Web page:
Renaissance Charter High School for Innovation
Manhattan NY 10029
Hands-on learning and field trips
The progressive approach may not be for everyone
Renaissance Charter High School for Innovation is an unapologetically progressive high school run by an idealistic young educator who seeks to instill pride and competence in urban teens.
At some charter schools kids spend the greater part of the day their seats, in uniforms, and silent in the halls. At Innovation there there are no bells, no uniforms and no hallway passes. Teachers helps teens develop year-long projects they are passionate about and take them out and about in the city, exposing them to art, history, politics and ecology.
It is modeled after the popular K-12 Renaissance Charter Schoolin Queens, which values experimentation and "learning by doing." Daily college preparation classes are also a feature of Renaissance schools. In their classes, students may learn about chemistry using Legos or create an educational video. In 2013 Renaissance Innovation won a grant to participate in a software engineering pilot program.
The school opened in 2010 in a building occupied by Manhattan East and the lower grades of Success Academy Harlem 3. The day is from 9 am to 4 pm, but students are invited to stay until 6 pm to receive homework help in the Writing Center. Teachers keep track of student progress, attendance and homework with an online tracking system.
Classes are suspended twice a year for week-long enrichment projects and field trips based on themes like fashion, democracy, urban ecology or journalism. A group called "learning English through social justice" volunteers in a soup kitchen; an engineering group creates Rube Goldberg-like machines and soda-powered rockets.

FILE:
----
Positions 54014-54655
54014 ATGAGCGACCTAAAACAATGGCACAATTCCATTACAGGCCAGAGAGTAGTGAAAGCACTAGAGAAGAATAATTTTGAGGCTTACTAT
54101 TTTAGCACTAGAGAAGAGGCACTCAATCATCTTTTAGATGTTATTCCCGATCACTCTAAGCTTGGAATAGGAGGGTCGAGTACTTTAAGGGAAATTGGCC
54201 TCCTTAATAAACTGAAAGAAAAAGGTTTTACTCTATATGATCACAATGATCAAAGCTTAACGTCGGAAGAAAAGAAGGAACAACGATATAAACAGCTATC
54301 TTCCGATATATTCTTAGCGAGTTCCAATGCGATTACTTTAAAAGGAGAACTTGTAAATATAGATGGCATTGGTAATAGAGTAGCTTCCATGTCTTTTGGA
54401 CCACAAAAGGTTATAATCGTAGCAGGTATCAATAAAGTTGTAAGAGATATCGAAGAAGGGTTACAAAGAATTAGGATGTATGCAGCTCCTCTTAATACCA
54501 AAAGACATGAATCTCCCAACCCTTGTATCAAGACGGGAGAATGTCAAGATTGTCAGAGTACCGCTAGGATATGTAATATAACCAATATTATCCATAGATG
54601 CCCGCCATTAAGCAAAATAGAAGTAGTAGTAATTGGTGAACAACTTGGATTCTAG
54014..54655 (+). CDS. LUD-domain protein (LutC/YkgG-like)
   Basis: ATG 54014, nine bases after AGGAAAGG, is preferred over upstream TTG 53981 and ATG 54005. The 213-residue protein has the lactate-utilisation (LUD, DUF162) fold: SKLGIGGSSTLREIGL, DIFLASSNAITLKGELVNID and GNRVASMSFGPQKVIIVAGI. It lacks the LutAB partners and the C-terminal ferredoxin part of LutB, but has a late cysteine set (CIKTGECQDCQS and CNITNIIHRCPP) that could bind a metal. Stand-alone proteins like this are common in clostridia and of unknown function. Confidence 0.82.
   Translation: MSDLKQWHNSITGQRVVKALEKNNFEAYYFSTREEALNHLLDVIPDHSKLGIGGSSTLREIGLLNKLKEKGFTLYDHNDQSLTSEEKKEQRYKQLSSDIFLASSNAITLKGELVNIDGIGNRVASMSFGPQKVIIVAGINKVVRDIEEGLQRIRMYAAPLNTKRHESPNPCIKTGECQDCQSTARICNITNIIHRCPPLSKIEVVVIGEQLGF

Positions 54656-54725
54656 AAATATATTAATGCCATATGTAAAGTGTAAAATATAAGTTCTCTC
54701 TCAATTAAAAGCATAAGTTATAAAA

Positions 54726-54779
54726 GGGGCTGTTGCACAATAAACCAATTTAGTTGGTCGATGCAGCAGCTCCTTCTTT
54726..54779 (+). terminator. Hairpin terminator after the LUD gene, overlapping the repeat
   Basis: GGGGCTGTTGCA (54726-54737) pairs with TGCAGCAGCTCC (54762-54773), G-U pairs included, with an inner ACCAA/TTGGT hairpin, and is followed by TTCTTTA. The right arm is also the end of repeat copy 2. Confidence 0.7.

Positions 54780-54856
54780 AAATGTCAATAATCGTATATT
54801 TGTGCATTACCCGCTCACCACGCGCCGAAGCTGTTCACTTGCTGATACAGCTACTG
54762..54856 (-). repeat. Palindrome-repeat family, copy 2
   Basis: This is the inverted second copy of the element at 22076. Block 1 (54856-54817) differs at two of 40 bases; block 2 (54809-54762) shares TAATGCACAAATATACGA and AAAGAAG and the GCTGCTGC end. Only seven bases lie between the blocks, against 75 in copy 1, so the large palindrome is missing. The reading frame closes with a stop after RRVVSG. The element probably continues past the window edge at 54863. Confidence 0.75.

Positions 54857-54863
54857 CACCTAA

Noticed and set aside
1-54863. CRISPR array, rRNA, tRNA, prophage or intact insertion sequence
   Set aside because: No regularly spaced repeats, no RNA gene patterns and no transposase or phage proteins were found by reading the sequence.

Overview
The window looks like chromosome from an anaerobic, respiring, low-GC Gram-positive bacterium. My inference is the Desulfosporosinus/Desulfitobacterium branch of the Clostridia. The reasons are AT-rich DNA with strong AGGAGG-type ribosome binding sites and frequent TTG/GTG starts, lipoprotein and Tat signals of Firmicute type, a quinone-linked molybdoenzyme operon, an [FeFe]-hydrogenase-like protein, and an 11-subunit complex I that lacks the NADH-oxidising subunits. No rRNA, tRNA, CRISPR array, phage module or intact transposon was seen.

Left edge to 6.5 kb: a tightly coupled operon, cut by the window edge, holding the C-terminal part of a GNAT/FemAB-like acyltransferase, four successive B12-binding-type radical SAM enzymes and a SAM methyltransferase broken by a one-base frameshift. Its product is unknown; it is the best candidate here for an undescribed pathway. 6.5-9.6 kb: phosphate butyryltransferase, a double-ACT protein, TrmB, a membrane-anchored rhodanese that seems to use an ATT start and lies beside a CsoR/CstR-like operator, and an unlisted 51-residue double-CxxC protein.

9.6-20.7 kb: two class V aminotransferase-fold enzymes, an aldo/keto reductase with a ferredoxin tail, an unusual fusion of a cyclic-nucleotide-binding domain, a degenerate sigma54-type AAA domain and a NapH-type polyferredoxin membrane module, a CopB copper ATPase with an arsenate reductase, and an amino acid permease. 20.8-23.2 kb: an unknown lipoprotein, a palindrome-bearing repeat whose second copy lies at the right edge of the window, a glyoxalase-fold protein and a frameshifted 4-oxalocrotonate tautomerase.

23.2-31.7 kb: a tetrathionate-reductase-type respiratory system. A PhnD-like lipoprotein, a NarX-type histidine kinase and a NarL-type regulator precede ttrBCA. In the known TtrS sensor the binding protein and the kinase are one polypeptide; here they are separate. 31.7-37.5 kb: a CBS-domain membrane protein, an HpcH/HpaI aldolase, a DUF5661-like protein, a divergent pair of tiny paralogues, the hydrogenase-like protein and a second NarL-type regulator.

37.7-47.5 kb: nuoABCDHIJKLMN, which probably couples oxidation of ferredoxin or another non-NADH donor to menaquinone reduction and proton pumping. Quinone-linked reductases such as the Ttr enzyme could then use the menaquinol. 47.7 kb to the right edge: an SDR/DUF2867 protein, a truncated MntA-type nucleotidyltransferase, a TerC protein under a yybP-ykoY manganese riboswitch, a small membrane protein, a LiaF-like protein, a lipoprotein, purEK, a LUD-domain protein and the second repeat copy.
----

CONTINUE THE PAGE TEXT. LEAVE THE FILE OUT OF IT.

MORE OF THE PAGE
[In January 2014, school founders Nicholas Tishuk and his wife Rita left the school. In a Jan. 7, 2014 letter sent to friends and staff, they cited undisclosed actions by the school's board of trustees.] Mr. Tishuk was only 31 years old when the couple opened this rare stand-alone charter high school in a poorer part of the city, admitting kids with skills as low as 4th or 5th grade level. They recruited and embraced students with a high level of need: over 30 percent are of the students have special needs compared with 11 percent citywide. These students are mixed into general education classes with at least two teachers.
Tishuk identifies with his East Harlem students because he grew up poor, in Florida, the child of a single mother who was a waitress, according to an article in DNAinfo. He held various roles for six years at the original Renaissance Charter School and prior to that he was 11th grade English teacher at a high school in Bedford-Stuyvesant.
Feedback from the Innovations community is mixed: parents feel welcome and most students feel challenged and engaged, but some teachers would like more feedback and better management from the administration.
After school offerings include recording arts, poetry club, basketball, and visionaries collective, an art and design class.
Admissions: Lottery with priority to District 4 families. Application must be received by April 1. (Lydie Raschka, web reports, November 2013)